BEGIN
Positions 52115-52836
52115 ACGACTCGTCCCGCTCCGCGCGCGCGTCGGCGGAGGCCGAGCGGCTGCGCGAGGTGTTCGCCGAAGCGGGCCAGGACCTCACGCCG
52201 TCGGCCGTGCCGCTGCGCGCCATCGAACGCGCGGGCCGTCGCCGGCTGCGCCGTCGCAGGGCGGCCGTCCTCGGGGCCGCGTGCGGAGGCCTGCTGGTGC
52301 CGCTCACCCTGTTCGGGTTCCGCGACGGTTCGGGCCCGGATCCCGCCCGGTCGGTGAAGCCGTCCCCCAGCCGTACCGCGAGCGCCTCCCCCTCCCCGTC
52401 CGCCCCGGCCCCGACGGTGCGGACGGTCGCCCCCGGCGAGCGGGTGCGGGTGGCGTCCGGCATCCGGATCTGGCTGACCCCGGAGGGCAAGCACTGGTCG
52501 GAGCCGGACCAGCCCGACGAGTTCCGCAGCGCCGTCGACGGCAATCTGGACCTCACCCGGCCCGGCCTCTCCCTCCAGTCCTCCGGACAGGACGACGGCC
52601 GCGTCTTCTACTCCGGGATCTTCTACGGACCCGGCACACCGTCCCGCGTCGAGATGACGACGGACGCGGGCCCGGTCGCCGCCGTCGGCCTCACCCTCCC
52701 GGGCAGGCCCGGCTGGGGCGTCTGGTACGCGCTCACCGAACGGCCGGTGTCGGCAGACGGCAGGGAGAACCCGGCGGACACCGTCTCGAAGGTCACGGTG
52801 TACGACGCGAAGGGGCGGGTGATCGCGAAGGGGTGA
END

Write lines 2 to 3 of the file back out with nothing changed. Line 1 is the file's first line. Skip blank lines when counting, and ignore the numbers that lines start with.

52115 ACGACTCGTCCCGCTCCGCGCGCGCGTCGGCGGAGGCCGAGCGGCTGCGCGAGGTGTTCGCCGAAGCGGGCCAGGACCTCACGCCG
52201 TCGGCCGTGCCGCTGCGCGCCATCGAACGCGCGGGCCGTCGCCGGCTGCGCCGTCGCAGGGCGGCCGTCCTCGGGGCCGCGTGCGGAGGCCTGCTGGTGC